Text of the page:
As tradition goes, this year, the celebration of Chanukah at the White House was held on Wednesday and attended by top dignitaries including President Joe Biden, Vice President Kamala Harris, and their spouses.

With the first Jewish spouse of a vice president, second gentleman Doug Emhoff, joining in lighting the menorah, the “family” celebration hosted 150 guests, including Jewish community leaders, Cabinet members, lawmakers, and the new Israeli ambassador to the U.S., Michael Herzog.

 

 

The guests, all wearing masks, sat beside each other in the East Room for the event, which did not include the customary reception of food and drink afterward, due to the looming threat of the Omicron variant. Instead, guests were given individually decorated and wrapped cookies prepared by the White House kitchen to mark the holiday as they left the presidential residence.

The menorah chosen for the occasion was the Liberty Bell menorah, designed by Holocaust survivor Manfred Anson. It is on loan to the White House from the National Museum of American Jewish History.

While lighting the menorah alongside Senate Majority Leader Chuck Schumer and other Jewish leaders Emhoff said, “our history, our values as Jews, are an essential part of who we are as Americans. Jewish values are American values, and I believe this deeply.”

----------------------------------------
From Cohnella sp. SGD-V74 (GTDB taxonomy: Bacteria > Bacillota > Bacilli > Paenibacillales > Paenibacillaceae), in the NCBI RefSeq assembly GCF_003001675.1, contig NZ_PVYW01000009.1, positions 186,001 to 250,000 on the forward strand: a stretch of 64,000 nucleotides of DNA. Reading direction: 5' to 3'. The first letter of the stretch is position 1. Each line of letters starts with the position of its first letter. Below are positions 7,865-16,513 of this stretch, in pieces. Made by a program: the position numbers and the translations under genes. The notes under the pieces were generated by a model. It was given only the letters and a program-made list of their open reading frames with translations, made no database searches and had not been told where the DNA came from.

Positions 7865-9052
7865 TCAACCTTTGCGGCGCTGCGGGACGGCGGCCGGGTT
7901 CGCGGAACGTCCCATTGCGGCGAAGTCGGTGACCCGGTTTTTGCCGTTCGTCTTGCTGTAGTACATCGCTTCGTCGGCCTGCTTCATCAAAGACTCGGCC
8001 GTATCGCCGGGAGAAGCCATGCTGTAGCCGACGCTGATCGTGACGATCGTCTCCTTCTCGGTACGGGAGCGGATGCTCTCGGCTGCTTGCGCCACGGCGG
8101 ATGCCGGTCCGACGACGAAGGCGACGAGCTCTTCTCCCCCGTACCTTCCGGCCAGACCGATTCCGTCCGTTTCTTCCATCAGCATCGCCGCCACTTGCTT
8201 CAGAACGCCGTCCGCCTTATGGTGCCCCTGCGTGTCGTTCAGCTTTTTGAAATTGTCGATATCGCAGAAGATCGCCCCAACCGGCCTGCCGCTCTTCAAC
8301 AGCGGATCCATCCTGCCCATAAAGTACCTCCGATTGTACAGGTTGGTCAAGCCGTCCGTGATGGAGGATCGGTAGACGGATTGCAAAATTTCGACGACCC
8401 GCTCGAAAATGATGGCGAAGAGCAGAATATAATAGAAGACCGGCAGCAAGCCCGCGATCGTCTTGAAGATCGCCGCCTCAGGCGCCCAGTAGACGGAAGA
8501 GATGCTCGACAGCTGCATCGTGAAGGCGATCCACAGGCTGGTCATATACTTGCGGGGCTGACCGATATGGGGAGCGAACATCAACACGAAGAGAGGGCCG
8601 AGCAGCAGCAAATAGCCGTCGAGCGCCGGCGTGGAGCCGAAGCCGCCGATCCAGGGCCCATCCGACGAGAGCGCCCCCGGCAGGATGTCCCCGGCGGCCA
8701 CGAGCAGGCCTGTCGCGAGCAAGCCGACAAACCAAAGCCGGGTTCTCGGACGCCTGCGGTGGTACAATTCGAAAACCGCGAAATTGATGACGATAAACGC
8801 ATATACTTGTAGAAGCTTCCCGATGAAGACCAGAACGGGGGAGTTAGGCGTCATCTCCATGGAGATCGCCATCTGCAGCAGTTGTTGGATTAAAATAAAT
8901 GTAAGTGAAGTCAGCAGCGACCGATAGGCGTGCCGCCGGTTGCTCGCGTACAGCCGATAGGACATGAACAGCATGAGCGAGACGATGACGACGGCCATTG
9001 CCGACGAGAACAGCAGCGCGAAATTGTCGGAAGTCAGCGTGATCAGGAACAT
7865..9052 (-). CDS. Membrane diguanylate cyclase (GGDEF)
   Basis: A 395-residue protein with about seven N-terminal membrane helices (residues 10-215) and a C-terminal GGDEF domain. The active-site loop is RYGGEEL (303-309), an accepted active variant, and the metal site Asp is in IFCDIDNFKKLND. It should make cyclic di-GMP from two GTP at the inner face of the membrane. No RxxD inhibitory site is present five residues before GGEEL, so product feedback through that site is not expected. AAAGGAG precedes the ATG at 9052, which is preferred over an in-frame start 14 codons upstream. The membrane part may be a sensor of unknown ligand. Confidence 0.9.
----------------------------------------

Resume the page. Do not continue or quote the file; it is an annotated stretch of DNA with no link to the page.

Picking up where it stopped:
Meanwhile, Biden in his short address to the guests claimed, “This is a White House tradition, but for the first time in history it is a family tradition…The Hanukkah story provides a powerful lesson and nourishes the wellspring of hope. In darkness there’s light. In cynicism there’s hope, and optimism, and the unyielding belief that miracles are possible.”

Talking about the recent spate of antisemitic acts, Biden said,  “The veneer of civilization is paper-thin. We are its guardians and we can never rest. Well, it’s paper-thin and we are its guardians. All it takes is an opening — a silver, a crack, the briefest nod of acceptance or legitimacy — for ancient evils that long plagued our society to come rushing in.”

He added, “Whether it’s in the temple of Jerusalem or the temple of our democracy, nothing broken or profaned is beyond repair, nothing. We can always build back better, perhaps build back brighter.”

Borough Park’s Democratic District Leader David Schwartz, who was one of the very few Hasidic jews to be invited to the event told Yid Info “It felt surreal to be present when the menorah was lit in the most important room, with our president, and having a Jew from Brooklyn (Senator Schumer) in one of the most important leadership positions light a candle, and have the President speak about his late Dad, Abe. Said Schwartz, “As a Hasidic Jew, being present, it symbolized to me the long way we have came in the past 70 years. This is a miracle, b’zman hazeh.”

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Rhea Sovani

Author Rhea Sovani

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